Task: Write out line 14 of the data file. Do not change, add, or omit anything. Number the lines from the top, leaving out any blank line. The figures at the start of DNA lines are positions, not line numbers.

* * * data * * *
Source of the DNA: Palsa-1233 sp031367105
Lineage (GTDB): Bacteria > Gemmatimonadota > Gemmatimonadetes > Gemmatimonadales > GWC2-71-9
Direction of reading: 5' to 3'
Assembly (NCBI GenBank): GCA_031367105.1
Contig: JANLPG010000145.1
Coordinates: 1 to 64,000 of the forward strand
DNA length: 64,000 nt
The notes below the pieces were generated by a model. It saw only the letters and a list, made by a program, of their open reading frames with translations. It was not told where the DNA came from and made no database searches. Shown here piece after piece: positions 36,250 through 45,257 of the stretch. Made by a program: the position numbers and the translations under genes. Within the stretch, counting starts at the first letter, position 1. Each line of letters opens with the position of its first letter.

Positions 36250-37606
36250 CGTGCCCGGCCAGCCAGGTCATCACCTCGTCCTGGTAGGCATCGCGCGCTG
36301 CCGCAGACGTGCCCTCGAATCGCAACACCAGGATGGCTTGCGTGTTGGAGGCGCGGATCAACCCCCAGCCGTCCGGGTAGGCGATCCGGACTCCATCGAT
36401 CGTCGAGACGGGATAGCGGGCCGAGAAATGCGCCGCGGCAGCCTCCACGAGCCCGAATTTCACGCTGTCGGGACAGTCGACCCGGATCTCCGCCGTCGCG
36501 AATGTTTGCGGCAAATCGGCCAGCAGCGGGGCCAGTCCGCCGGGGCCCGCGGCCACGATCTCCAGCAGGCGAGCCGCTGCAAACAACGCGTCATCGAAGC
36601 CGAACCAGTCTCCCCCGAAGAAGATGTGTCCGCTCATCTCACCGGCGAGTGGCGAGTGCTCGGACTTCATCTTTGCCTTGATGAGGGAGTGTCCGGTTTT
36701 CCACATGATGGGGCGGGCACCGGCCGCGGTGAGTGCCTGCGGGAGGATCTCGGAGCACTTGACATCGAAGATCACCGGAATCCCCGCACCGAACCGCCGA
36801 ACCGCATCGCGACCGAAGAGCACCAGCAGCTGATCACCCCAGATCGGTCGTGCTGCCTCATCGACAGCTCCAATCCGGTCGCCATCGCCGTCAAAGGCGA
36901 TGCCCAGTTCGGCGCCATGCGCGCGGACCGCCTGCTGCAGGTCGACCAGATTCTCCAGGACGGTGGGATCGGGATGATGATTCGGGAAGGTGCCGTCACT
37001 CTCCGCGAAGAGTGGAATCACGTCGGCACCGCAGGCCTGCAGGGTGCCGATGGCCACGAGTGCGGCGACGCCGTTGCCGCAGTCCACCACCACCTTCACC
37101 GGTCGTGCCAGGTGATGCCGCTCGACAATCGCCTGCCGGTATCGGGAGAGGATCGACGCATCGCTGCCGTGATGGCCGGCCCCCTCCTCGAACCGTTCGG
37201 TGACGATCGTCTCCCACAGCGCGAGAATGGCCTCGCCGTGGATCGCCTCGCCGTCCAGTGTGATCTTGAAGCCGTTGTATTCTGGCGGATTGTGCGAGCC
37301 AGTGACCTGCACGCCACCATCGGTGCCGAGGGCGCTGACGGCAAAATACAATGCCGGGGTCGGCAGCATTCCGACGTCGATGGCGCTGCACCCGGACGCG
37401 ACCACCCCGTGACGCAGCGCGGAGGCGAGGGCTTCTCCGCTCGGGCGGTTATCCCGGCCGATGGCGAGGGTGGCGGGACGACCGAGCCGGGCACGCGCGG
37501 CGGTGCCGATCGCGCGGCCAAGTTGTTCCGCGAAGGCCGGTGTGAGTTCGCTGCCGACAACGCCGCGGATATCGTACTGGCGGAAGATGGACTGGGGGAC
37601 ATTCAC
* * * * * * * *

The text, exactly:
36601 CGAACCAGTCTCCCCCGAAGAAGATGTGTCCGCTCATCTCACCGGCGAGTGGCGAGTGCTCGGACTTCATCTTTGCCTTGATGAGGGAGTGTCCGGTTTT